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  • August 28th, 2020


By Joel M. Vance


If dried fish are nutritious enough to fuel a sled dog a thousand miles on the Iditarod, you’d think a similar diet would be nutritious enough to fuel the average commuter to his office and back.  Fish are good for you. Every morning I pop a couple of fish oil capsules at a doctor’s suggestion, and at least twice a week we eat fish, salmon or tilapia. But, if Dr. Mark Morgan of the University of Missouri prevails, the food that propels sled dogs and me will become even more of a staple on the American diet than it already is.


The best lunch I ever ate was a fish sandwich in the Florida Keys, fresh from the ocean to my plate and palate. And a Cajun po’ boy sandwich ranks right up there with fish gumbo as food fit to make gourmands groan and wish they hadn’t eaten so much.


“Carp tastes good and it’s good for you,” Mark says.  “I just didn’t know how good until recently.  I’ve served carp to probably thousands of Missourians over time. But you know they can be a fickle bunch, so I’m always looking for something new.”  The “new” sounds at  first hearing like something from a science fiction story but hear him out.


Dr. Morgan, associate professor in research at the University’s School of Natural Resources, has been on a multi-year crusade to awaken the American public to the nutritional value of the invasive Asian carp–a fish that is a destructive presence in many American waterways, but a neglected visitor to the American dinner menu.


Let Mark continue the story: ““I got a mini-grant from SNR and purchased some slabs, salted and smoked them at MU. I took some down to Haiti and fed them to some of the villagers.  Let me tell you, Haitians loved my carp.  Before I left, they wanted to know when I was going to return.  It made me feel bad that I had a real job, and carp wasn’t it.


“I have a team of scientists which is interested in helping me – – from MU, Vietnam, and South Africa. No money yet but I think that’s going to change soon. Two grant proposals are in now. One is for Haiti and one is for South Africa.  The iron content of the fish alone is enough to save the lives of disadvantaged women and children who suffer from anemia.”


The Caribbean nation of Haiti is a glaring example of national despair. Beset by poverty, malnutrition, suffering  recurring natural disasters like hurricanes and earthquakes. If ever there was a place that would welcome alleviation of any of its national miseries, Haiti is it.


Asian carp won’t cure poverty nor prevent hurricanes, but they do offer an opportunity to alleviate hunger.  Haiti has a population of 11,400,000 which is three million more than it had 20 years ago. About 59% of Haitians live in poverty and nearly half the population is undernourished. About 20% of Haitian children are malnourished suffering both physical and mental disabilities.  Obviously, there is an urgent need for nutritional aid.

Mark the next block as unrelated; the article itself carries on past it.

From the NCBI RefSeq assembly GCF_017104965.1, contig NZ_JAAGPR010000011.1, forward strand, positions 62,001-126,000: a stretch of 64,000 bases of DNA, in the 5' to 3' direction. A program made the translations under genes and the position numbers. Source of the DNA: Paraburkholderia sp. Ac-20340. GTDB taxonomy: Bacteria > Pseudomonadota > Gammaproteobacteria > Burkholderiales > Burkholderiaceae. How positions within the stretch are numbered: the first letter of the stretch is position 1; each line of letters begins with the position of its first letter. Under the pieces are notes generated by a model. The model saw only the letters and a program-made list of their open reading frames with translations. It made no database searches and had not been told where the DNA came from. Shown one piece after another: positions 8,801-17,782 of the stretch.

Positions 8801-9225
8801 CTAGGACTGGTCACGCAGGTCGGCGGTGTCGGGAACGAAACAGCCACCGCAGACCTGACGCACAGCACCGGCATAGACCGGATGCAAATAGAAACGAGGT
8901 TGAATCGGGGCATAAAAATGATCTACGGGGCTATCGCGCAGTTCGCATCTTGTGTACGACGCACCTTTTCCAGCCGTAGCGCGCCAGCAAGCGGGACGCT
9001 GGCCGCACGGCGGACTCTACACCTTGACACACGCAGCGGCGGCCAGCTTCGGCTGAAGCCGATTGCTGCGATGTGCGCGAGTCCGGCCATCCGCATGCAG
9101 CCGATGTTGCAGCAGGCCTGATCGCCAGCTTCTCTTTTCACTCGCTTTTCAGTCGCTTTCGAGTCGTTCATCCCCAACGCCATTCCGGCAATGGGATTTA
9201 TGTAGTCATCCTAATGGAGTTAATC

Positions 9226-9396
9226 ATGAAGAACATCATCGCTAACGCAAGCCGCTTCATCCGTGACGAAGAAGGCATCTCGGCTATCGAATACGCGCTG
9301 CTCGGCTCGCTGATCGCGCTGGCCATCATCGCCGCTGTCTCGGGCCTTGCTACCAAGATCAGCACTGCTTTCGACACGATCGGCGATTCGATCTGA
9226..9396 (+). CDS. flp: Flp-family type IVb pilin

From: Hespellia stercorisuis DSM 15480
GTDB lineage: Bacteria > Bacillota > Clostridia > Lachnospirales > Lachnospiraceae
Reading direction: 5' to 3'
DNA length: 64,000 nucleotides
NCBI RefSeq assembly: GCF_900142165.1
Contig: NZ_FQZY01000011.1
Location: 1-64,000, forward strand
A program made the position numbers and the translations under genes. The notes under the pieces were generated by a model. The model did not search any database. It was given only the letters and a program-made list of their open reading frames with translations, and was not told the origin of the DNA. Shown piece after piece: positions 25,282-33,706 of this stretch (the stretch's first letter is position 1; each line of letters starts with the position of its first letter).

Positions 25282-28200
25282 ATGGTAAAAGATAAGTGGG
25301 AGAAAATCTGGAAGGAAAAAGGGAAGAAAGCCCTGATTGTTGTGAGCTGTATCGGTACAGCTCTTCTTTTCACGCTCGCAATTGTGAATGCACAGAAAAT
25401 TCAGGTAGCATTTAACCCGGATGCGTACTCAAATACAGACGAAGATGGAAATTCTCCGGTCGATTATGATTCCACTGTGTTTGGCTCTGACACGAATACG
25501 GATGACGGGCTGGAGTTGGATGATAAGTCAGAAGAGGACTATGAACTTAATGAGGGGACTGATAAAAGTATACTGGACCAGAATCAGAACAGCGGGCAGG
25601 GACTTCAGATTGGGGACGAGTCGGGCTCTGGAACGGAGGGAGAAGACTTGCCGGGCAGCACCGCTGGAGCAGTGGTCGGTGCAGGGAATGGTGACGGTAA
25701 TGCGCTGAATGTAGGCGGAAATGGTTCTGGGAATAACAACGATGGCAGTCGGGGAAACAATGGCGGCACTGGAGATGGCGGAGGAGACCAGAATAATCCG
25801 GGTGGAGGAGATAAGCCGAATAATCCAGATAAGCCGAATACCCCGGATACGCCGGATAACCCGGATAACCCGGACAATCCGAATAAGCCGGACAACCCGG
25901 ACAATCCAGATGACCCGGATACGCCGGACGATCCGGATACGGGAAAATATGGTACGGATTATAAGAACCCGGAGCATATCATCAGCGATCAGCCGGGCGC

Asian carp have most everything a person could ever want or need: protein, calcium, iron, zinc, omega-3 fatty acids, and essential amino acids.  It’s even got good N-P-K numbers for organic fertilizer. Further analyses are in the plans.


“I have no idea what’s in this, but nobody else does either,” Mark says. “For the time being, I’m going to say it’s liquid gold. Hey, there’s no law against dreaming. Or, as Lum and Abner used to say, “dreaming out loud”  For those of you who are older than dirt, as I am, Lum and  Abner were a comedy team who had a radio program back in the nineteen forties where they dispensed rural wisdom From the Jot ‘Em Down store in Pine Ridge, Arkansas.


Before you dismiss Mark Morgan as someone who has overdosed on fish oil capsules, remember that a fish diet long has been considered brain food. Remember that long ago the tomato was considered poisonous. Attitudes change. So Mark’s biggest problem is not proving that Asian carp are good for you (he’s already done that) but that they are good to eat, in whatever form science can develop.  


The University of Minnesota has appropriated more than $10 million to study ways to prevent Asian carp from infesting the state’s rivers and lakes. More than seven million of the money is to install electrical or bubble barriers within lock chambers on the largest rivers to slow the invasive species upstream spread.


Does it make sense to invest at least some of that money in studying how to utilize Asian carp as food rather than a probably futile attempt to eradicate them?


Fisheries folks on Kentucky Lake used electro fishing and sound to herd silver carp into nets, hoping to trap more than a million pounds in two weeks, an effort that they described as “a drop in the bucket”. Netting the high jumping invaders should involve hazardous duty pay for the fisheries people involved. Corralling a 25 pound carp that doesn’t want to be corralled and which is capable of leaping into the air is like sending a grade school football team into the game against an NFL line.


So far state and federal agencies have spent about $600 million to stop Asian carp since 2004 and the estimated cost of projects already in the works are estimated at $1.5 billion over the next decade.